25:20: Focus on a single subject. You rely a lot on a subject line. If you’re promoting 10 pieces of content in a email and someone doesn’t open because of your subject line, that’s 10 pieces of content someone won’t consume.
25:40: You don’t need to send your latest piece of content — send one piece that’s relevant right now. Focus on one subject at a time. Relevancy is more important than recency.
26:10: Email is a one-to-one interaction. It’s not a one-to-10,000 transaction. Stop the “email blast” mindset; remove it from your vocabulary. Email is a conversation — at its essence, that’s what email is about.
27:00: Create content around your audience’s questions. We did this with our Lunch & Learn signup confirmation emails — we asked, “What are you struggling with right now? What are your challenges when it comes to creating and repurposing content?” This allowed us to extract the questions and address topics that truly resonate — they’re questions and struggles from real people.
27:35: Your users will feel like you’re reading their minds when you answer a question that ten other people are asking, when you’re solving real problems.
Taking it to the next level
27:50: Make the next step as painless as possible. You’ve inserted the credits and provided value — now set the expectation of what action someone needs to take next. Guide someone down the right path. It’s easier to do that once you’ve provided value first.
28:30: Give before you ask. Consider the rule of reciprocity. You’ll see more results when you give repeatedly before you ask. Show you understand their problem and their struggles through giving them value.
28:45: Communicate with your audience. Social media is a conversation. Email is one-to-one. Understand people’s challenges and struggles. Take their questions and answer them — that’s content creation.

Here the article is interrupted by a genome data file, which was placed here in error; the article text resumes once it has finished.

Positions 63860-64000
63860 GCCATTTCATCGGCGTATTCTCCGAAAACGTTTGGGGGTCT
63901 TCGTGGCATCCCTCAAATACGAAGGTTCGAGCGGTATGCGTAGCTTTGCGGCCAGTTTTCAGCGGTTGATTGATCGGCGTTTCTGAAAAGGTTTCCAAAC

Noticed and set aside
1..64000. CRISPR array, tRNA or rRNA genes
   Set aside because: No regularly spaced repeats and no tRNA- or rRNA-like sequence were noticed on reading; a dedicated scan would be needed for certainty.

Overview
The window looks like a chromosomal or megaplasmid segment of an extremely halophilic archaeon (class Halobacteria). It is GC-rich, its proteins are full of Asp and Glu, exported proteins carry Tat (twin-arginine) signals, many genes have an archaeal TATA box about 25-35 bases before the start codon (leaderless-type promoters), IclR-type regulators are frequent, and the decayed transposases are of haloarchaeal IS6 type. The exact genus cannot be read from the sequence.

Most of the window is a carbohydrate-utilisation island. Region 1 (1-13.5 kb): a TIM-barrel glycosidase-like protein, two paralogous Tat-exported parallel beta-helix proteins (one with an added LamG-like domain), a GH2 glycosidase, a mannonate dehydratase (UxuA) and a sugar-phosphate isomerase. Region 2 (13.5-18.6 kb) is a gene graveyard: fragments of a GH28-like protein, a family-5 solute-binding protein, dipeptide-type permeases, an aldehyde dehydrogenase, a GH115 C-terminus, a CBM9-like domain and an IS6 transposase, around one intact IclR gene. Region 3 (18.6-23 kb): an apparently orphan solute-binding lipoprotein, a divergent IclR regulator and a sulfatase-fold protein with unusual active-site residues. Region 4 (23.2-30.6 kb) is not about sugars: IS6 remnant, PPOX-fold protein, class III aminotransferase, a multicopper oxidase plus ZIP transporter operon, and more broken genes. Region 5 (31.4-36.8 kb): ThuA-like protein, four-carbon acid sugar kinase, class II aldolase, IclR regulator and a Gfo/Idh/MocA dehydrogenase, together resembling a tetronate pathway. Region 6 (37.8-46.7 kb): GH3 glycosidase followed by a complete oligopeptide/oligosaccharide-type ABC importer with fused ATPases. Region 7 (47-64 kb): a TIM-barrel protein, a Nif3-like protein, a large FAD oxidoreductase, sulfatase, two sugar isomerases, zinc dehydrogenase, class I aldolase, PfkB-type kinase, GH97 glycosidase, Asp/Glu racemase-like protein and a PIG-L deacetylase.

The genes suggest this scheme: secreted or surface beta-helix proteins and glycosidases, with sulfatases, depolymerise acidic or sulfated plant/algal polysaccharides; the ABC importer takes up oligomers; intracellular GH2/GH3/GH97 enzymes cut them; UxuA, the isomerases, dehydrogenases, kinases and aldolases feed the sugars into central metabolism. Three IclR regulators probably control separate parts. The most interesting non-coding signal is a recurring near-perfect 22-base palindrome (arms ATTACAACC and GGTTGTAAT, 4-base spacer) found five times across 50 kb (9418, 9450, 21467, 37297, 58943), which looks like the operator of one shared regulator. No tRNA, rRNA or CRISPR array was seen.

29:20: Automate the send, not the creation. Don’t automate Twitter posts from Facebook — that’s “shoving” content at people.
29:35: It’s OK to schedule the release of content at a specific time, but don’t automatically generate content. Write everything yourself; you have something valuable to add to their lives, so they deserve to hear that from you.
30:10: Every message should be unique. Don’t copy and paste Tweets and send them over and over. Respect your users’ attention and give them something of unique value each time.
30:20: Email courses have come up in the past few years — when someone signs up for your email list, you automatically send someone an automated series of messages in the coming days that helps solve their problems or provide additional value. Email courses are a great example of writing the content yourself once, but automatically delivering content to many different people personally. You write once and it keeps giving.
31:20: The key takeaway: Create some sort of unique value and be consistent in your content output. Find a way to say something that you’ve already said in a different way.
Thanks to all who attended the event. I hope you all took value away and learned how to apply new strategies for repurposing content you've already created in ways that will truly resonate and solve problems for your audience.
About Steve Luvender
Steve Luvender is a Senior User Experience Designer at Liquid Interactive, where he works with organizations to design and implement solutions that delight people and create business results.